I looked at the thin envelope. Good news or bad? Was he going to dump me? Then I tore it open.
That undersized missive felt ominous as I opened the letter. Then I saw the rest of the story. The Portugal team was taking a group of teens to Germany for camp. Adult would driving the teens in vans and all of us would do some sightseeing along the way. Then he asked me the life changing question: would I come along on the road trip? Harry would pay for my food and lodging. If I could buy my airline tickets. It was my turn to have no words. I had a feeling, though, that we might be getting closer to the answers to my questions.
But now I had another question. Could I pay for the flight? Christian schools do not, on the whole, have money to throw about and I was certain that the airline would not take my word that I would pay when I had the money. Reluctantly, I prepared to write a letter to tell Harry the sad news.
Then, my dad with puppy eyes in place, offered to buy my ticket. I was to pay him back when school started back up in the fall. So, I was left without excuse.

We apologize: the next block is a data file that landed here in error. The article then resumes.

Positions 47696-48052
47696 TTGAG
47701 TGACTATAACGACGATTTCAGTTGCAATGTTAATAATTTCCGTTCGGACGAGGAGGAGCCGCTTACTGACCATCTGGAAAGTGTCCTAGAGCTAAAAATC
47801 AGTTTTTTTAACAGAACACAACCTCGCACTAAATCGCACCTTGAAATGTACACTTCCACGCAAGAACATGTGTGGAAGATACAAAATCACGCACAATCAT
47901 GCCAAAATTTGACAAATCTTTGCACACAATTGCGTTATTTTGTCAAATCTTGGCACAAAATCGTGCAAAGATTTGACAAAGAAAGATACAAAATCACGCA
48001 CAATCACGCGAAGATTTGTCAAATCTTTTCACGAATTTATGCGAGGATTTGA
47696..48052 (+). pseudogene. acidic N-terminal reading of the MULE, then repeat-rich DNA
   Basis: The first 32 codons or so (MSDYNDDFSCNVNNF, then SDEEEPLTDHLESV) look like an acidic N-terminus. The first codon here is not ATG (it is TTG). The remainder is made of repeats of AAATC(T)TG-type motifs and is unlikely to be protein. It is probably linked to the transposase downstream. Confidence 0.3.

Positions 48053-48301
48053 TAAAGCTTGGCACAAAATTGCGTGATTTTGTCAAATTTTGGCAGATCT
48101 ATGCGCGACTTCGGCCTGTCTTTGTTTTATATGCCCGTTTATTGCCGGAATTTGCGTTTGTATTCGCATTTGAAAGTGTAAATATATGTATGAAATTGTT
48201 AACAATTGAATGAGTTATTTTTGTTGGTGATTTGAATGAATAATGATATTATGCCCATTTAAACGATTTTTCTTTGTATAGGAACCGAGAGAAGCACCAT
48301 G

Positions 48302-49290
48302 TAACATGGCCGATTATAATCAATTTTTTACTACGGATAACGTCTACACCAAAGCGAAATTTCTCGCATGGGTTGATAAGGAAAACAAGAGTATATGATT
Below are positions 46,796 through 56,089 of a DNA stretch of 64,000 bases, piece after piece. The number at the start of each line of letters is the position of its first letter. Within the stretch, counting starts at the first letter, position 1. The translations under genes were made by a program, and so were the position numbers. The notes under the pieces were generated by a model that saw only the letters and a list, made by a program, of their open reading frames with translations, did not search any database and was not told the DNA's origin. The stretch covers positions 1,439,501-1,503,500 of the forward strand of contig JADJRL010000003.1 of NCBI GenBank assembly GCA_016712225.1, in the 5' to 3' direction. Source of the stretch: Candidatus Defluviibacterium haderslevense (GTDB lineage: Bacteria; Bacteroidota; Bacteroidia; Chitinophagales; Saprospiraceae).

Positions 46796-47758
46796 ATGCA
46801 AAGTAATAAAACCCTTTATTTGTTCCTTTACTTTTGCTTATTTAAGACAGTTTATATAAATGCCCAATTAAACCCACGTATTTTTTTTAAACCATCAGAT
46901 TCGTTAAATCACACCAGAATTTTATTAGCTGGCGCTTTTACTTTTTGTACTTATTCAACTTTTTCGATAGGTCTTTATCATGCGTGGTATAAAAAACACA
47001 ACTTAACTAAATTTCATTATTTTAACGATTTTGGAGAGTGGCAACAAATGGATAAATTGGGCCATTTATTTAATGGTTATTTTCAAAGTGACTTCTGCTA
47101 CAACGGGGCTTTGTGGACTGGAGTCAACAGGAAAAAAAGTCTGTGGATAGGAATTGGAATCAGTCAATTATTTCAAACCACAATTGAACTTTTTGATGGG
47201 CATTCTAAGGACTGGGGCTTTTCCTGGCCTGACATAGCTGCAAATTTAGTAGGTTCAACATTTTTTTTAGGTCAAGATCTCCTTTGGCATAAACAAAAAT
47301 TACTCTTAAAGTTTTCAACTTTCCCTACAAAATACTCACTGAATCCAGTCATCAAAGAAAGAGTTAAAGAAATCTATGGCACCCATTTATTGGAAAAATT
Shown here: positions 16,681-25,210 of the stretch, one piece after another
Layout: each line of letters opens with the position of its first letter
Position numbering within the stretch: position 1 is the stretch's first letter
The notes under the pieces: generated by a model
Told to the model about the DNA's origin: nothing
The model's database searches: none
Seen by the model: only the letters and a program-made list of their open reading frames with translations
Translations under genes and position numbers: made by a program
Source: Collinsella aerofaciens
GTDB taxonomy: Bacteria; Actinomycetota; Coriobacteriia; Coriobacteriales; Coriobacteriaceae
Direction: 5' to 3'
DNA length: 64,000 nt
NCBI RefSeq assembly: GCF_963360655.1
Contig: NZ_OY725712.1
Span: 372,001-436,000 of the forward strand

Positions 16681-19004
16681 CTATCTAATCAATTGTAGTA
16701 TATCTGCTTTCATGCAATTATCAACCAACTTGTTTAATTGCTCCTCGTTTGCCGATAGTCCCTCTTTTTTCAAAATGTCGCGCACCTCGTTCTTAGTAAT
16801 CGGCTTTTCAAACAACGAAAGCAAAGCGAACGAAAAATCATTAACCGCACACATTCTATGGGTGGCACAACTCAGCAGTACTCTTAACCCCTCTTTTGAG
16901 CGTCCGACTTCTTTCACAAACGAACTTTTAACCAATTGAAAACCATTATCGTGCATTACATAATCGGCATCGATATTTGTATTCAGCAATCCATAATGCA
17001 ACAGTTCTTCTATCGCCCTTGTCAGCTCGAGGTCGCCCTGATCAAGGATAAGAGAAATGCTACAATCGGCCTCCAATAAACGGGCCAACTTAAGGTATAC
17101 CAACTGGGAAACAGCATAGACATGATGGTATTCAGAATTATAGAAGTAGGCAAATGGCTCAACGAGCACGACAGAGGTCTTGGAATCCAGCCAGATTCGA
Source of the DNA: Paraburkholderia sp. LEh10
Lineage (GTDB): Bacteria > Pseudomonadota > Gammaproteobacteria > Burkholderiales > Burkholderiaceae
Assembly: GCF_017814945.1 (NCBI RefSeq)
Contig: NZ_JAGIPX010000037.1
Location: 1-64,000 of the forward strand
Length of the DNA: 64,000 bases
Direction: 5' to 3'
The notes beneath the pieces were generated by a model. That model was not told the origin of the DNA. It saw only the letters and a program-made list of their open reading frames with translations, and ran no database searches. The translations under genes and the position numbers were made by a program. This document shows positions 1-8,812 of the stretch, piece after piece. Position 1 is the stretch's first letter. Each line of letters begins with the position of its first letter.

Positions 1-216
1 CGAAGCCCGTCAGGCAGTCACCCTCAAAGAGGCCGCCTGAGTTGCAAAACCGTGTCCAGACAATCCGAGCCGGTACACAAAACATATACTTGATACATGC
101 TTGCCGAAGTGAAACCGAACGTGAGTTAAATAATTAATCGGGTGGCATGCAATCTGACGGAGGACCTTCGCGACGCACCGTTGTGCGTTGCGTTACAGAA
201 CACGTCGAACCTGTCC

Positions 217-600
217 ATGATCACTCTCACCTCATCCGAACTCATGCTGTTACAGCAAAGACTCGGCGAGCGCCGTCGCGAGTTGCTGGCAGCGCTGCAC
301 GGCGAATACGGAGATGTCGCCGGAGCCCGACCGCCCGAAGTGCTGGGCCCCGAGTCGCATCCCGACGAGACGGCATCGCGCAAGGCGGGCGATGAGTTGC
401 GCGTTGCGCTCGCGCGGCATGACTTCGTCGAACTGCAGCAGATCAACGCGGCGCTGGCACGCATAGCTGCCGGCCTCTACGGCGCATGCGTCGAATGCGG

A travel agency in town took care of my passport photo and my travel arrangements. I had never flown anywhere on my own, and was all in a dither getting things together. No one wanted to drive me to New York City, so I reserved an airport limo. Suitcases were procured and a good friend helped me shop for the gaps in my wardrobe.
Somehow I managed to keep both feet on the ground. At least until the day of departure. When the airport limo arrived it looked suspiciously like a van. But, we arrived at Kennedy Airport with time to spare. The direct flight to Portugal left in the early evening and I had adequate time to ponder Harry’s last letter.
The detailed information he had painstakingly written was astonishing. Customs had been carefully detailed. He could not come in to the airport and help me get through, but his directions lacked nothing. He added that I should try to sleep on the plane, because it would be a long day after I landed. Right. He signed the note simply, “I love you.” Given our history, I wasn’t sure what that meant.
The flight was about seven hours, and we were circling over Lisbon by 7 a.m. I peered out the window. The sun slipped over the horizon and bathed the city in red-gold beams.
Harry’s instructions were perfect. I passed through customs like a seasoned traveler. Before I could panic, he walked in the door. He beamed as he walked over to me, reached out his arm, and shook my hand.